This is a little acanthus scroll trailboard for a Victorian launch restoration, currently at the tweak and finish stage. The turn at the bow end is a little too oval, but otherwise it’s coming together nicely. The thing that really makes a deep relief like this ‘pop’ is to undercut it.  Undercutting is done to take the sides of the design out of sight. It is important that this is not overdone or the edges will be weakened. It is also important the back of the carving keeps in contact with the hull; if it is raised it will be susceptible to  breaking off when the carving gets knocked. The thing to bear in mind is to avoid pockets for water to collect in.

 

The first picture shows a vertical view but even here some of the sides of the carving are visible.

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Whereas this image is only slightly off-vertical and the sides are clear to see.

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wedding spoon

This was my most recent commission, a wedding gift for the groom from his bride. The photo doesn’t do it justice at all. The biggest challenge was the water-lily as I’d never carved one before but it all turned out very nicely.  The mahogany threw up a few challenges as it can be prone to splitting. The ship’s wheel is fore-shortened in the photo as it is carved on an angle. The top half of the spoon is actually the same length as the heart/stem/bowl. The underside of the flower is fully carved also, with the tendrils forming a never-ending knot and holding onto the horse-shoe that forms the top of the heart-lock

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lovespoon

This little distraction occupied much of my spare time from the end of November to late January, and now it has been delivered I can post about it.  The lovespoon was completely hand-carved, using a coping-saw to rough it out, then whittled with a knife and a very small shallow gouge; a tiny spoon-bent gouge was used to cut through the links(the heart is completely free to move around but the intertwining knot-work stops it from falling out). The only other tool used was a medium spoon-bent gouge for the bowl.  I hate sanding and put it off until there is no alternative  – the tool marks were smoothed down by scraping with the knife-edge held vertically – any remaining marks were smoothed off with a 400-grit abrasive mesh. Ironically, the wood was almost too smooth and the paraffin-wax finish needed warming up gently to make it more sticky as it just slipped off the wood in some places.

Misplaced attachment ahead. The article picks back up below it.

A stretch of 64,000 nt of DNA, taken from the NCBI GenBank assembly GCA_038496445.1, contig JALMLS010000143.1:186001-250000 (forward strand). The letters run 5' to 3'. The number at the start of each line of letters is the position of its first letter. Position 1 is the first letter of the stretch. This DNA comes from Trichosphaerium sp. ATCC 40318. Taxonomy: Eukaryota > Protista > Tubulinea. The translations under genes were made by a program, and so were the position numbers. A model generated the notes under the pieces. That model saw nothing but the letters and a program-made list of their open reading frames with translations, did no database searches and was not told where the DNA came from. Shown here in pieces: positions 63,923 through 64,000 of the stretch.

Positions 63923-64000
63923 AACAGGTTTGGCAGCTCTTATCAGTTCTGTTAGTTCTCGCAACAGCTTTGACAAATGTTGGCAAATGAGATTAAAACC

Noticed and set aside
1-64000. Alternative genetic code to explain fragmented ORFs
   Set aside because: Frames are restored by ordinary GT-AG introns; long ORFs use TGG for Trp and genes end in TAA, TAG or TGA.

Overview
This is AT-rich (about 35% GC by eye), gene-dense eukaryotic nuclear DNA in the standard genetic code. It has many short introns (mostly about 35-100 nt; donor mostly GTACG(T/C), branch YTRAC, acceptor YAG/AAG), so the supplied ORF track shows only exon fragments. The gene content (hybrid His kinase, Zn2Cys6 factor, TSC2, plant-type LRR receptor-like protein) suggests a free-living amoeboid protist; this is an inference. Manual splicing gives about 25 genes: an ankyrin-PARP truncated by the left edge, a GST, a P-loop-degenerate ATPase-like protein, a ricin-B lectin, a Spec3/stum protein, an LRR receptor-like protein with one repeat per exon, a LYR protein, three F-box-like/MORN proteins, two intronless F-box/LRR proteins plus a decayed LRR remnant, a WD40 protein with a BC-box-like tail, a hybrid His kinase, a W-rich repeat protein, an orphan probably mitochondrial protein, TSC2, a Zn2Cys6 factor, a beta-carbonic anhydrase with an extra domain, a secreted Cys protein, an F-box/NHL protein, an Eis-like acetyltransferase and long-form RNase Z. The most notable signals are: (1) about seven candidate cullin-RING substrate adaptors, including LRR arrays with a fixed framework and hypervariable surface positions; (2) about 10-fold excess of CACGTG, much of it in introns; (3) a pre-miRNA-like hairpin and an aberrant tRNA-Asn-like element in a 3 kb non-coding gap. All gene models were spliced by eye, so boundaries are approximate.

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Tiller to Brest – the Finale

Righto, well, about 2 months ago I managed to scrape together enough time to nip over and pick up the carvings I sent to Brest.  Apparently, temperatures in the tent exceeded 40 degrees and the wax I used as an emergency finish melted and ran into the ‘pockets’ in the rope-work making the carving look shallower than it was, although the tiller still looked great from anything more than arms length away.  I’m probably the only person to have noticed anything was wrong. While I was picking out the wax, I noticed some small adjustments to make, but the adjustments broke through the oxidised surface (wood changes colour as it oxidises), meaning I had to wait for the adjustments to oxidise and even out the colour difference before I could sort out the photographs.  Should have made the project simpler, finished in good time, taken lots of photos…… did say at the outset, time was always going to be an issue, sometimes I hate being right! Hope you enjoy the slideshow.